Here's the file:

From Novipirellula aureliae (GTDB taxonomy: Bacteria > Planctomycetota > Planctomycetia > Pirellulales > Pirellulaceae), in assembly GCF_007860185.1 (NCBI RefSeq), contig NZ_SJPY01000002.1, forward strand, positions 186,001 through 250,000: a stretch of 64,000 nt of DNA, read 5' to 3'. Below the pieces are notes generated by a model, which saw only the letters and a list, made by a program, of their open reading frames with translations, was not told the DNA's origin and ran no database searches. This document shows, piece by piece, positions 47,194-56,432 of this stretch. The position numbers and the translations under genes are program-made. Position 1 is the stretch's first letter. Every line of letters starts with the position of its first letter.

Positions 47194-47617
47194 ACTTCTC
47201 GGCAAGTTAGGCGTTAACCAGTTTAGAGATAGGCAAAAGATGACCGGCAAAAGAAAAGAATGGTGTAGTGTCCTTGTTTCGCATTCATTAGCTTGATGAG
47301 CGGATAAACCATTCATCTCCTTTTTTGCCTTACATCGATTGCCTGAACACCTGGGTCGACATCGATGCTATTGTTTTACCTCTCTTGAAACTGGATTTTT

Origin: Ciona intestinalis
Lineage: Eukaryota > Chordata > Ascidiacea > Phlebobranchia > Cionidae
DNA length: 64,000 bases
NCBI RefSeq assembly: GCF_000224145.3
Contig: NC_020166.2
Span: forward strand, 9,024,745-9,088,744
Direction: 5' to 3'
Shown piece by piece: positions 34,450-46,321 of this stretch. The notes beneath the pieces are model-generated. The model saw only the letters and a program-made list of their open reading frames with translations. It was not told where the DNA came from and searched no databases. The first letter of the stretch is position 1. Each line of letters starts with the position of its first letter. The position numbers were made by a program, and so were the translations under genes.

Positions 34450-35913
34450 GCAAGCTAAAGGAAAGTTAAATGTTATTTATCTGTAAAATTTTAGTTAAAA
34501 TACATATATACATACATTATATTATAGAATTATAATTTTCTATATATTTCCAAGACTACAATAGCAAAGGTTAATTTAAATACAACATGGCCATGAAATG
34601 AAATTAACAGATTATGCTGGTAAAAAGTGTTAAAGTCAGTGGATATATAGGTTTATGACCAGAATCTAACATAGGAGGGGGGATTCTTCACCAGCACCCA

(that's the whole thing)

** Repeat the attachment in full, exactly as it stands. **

From Novipirellula aureliae (GTDB taxonomy: Bacteria > Planctomycetota > Planctomycetia > Pirellulales > Pirellulaceae), in assembly GCF_007860185.1 (NCBI RefSeq), contig NZ_SJPY01000002.1, forward strand, positions 186,001 through 250,000: a stretch of 64,000 nt of DNA, read 5' to 3'. Below the pieces are notes generated by a model, which saw only the letters and a list, made by a program, of their open reading frames with translations, was not told the DNA's origin and ran no database searches. This document shows, piece by piece, positions 47,194-56,432 of this stretch. The position numbers and the translations under genes are program-made. Position 1 is the stretch's first letter. Every line of letters starts with the position of its first letter.

Positions 47194-47617
47194 ACTTCTC
47201 GGCAAGTTAGGCGTTAACCAGTTTAGAGATAGGCAAAAGATGACCGGCAAAAGAAAAGAATGGTGTAGTGTCCTTGTTTCGCATTCATTAGCTTGATGAG
47301 CGGATAAACCATTCATCTCCTTTTTTGCCTTACATCGATTGCCTGAACACCTGGGTCGACATCGATGCTATTGTTTTACCTCTCTTGAAACTGGATTTTT

Origin: Ciona intestinalis
Lineage: Eukaryota > Chordata > Ascidiacea > Phlebobranchia > Cionidae
DNA length: 64,000 bases
NCBI RefSeq assembly: GCF_000224145.3
Contig: NC_020166.2
Span: forward strand, 9,024,745-9,088,744
Direction: 5' to 3'
Shown piece by piece: positions 34,450-46,321 of this stretch. The notes beneath the pieces are model-generated. The model saw only the letters and a program-made list of their open reading frames with translations. It was not told where the DNA came from and searched no databases. The first letter of the stretch is position 1. Each line of letters starts with the position of its first letter. The position numbers were made by a program, and so were the translations under genes.

Positions 34450-35913
34450 GCAAGCTAAAGGAAAGTTAAATGTTATTTATCTGTAAAATTTTAGTTAAAA
34501 TACATATATACATACATTATATTATAGAATTATAATTTTCTATATATTTCCAAGACTACAATAGCAAAGGTTAATTTAAATACAACATGGCCATGAAATG
34601 AAATTAACAGATTATGCTGGTAAAAAGTGTTAAAGTCAGTGGATATATAGGTTTATGACCAGAATCTAACATAGGAGGGGGGATTCTTCACCAGCACCCA